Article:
Change of Dominant Microbial Community in Composting of Rice Bran by Adding Charcoal

Tom Miles

Change of Dominant Microbial Community in Composting of Rice Bran by Adding Charcoal
Shuji Yoshizawa, Satoko Tanaka, ACER, December 2006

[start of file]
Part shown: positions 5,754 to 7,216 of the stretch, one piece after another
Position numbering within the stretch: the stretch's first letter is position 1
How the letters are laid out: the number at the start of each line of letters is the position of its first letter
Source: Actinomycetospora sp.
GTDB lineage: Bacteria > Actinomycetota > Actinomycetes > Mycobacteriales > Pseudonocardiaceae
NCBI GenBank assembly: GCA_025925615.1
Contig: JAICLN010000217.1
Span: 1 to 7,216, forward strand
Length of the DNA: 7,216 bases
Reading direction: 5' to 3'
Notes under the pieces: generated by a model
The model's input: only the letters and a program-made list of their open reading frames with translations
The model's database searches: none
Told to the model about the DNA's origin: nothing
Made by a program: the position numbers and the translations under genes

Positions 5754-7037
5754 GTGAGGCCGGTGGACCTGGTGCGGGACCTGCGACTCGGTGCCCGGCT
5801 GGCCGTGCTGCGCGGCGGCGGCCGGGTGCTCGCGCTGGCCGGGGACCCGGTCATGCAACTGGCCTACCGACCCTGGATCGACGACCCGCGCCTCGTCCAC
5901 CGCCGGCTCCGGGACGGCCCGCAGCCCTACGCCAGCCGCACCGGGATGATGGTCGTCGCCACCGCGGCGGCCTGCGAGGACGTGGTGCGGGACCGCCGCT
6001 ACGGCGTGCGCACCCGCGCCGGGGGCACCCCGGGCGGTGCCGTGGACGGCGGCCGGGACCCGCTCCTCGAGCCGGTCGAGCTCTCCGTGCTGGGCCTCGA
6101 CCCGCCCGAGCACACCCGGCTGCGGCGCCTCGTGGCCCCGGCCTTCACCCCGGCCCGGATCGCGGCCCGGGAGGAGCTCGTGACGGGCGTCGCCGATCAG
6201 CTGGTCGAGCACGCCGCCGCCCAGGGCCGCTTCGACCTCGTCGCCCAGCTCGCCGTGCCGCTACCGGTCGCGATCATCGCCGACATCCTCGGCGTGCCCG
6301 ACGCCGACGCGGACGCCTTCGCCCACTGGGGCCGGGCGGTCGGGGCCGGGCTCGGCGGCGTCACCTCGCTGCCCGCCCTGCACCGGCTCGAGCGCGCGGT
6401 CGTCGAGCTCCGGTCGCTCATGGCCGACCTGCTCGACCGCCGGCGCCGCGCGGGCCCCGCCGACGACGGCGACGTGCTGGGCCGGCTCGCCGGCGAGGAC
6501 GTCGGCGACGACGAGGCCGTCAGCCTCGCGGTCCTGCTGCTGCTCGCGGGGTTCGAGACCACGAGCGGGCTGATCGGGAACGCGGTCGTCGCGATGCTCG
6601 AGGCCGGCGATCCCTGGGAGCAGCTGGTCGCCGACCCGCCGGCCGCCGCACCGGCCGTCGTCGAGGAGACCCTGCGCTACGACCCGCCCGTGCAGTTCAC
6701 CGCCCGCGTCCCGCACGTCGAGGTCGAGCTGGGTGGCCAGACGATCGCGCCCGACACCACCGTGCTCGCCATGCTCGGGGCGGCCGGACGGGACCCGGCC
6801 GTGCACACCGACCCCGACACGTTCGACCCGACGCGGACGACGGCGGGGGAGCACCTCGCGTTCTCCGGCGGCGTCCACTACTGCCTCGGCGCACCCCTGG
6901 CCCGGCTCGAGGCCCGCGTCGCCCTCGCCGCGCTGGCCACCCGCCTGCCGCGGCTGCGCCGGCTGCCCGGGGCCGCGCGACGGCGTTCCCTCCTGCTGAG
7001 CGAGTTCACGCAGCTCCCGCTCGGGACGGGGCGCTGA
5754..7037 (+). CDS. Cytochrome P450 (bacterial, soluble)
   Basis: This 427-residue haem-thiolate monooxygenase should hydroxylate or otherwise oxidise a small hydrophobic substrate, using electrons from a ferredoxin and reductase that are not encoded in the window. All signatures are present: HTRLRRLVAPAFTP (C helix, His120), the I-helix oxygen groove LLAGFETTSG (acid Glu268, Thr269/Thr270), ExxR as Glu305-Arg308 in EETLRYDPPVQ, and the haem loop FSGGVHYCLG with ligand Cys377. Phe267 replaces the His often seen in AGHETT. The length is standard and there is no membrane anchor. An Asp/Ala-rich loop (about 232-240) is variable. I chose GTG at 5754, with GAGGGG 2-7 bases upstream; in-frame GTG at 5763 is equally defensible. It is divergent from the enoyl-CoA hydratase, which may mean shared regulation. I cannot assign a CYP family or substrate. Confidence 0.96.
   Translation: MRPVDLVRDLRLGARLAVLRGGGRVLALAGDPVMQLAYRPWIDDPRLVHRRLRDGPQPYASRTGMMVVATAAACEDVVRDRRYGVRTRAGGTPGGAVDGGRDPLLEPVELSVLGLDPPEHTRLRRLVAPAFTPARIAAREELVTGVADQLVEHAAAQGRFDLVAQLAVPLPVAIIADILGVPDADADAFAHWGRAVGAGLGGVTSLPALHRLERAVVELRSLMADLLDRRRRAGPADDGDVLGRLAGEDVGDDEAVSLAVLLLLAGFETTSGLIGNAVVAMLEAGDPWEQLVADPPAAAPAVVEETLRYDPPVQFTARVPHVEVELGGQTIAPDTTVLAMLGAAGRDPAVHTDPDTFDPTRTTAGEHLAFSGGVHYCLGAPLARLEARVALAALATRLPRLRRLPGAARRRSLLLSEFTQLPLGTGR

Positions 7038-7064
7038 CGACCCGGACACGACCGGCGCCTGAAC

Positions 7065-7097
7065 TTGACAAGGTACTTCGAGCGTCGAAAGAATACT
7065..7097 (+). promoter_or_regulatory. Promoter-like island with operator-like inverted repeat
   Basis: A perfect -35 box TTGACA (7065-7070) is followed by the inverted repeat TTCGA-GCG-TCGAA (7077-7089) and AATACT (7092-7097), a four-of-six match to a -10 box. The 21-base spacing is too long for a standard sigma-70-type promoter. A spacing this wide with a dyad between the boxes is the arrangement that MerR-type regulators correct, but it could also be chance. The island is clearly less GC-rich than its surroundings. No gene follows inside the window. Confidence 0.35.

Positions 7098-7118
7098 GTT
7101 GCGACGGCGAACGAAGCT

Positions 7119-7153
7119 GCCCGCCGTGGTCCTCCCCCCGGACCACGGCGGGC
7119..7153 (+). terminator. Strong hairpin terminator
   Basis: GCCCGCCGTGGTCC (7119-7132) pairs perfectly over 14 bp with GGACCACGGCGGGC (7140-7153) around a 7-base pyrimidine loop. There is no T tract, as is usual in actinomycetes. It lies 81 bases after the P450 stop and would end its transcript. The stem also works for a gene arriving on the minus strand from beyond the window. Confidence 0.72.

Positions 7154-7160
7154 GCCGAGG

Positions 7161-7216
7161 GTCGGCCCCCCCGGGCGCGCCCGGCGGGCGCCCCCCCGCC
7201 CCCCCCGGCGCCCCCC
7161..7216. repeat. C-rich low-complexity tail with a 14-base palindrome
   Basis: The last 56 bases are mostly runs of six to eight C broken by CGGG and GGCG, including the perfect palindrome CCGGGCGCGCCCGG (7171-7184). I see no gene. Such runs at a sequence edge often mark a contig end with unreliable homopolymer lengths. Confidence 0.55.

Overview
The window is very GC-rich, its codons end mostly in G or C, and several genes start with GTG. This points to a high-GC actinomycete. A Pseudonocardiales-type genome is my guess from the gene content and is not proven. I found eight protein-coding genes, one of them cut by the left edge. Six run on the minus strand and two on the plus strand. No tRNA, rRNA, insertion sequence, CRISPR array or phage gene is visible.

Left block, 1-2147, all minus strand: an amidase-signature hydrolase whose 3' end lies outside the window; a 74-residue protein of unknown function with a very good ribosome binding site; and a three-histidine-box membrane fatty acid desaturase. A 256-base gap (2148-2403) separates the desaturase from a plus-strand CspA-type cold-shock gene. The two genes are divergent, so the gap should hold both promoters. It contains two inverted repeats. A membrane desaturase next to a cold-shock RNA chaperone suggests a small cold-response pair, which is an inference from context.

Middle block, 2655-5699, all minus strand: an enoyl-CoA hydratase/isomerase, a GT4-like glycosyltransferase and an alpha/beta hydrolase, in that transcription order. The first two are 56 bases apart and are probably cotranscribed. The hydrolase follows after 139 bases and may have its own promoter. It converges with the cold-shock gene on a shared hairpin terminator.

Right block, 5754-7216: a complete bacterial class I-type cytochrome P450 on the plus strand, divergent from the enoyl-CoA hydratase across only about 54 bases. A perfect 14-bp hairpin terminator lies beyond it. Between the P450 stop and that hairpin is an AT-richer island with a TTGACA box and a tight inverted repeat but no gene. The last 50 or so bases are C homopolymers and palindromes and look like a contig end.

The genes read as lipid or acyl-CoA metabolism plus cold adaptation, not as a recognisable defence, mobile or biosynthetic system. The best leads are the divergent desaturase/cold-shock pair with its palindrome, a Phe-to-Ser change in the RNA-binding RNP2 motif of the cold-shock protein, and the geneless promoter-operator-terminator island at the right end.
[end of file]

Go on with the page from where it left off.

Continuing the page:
When composting rice bran, charcoal of Moso bamboo was added and the effect of the charcoal in breeding microbial community was examined by DNA analysis using polymerase chain reaction-denaturing gradient gel electrophoresis (PCR-DGGE) method. This was to estimate the dominant microorganisms in composting. Fig. 1 shows the result of the DGGE analysis. A-J were selected as major bands in order to identify the dominant microorganism originated DNA base sequence. Then DNA was extracted from band A and cloned. The two types of obtained and cloned base sequences were blasted for analogy retrieval and the existence of bacteria that are estimated to be Paenibacillus and Alcaligenes were confirmed. It is known that Paenibacillus are facultative anaerobic bacteria and Alcaligenes are aerobic bacteria, and that both Paenibacillus and Alcaligenes exist in cow dung. It is considered that these exist in rice bran compost because seed bacteria were originated from cow manure. From another experiment it was confirmed that base sequences of bands K and L are Bacillus circulans and Bacillus cereus respectively.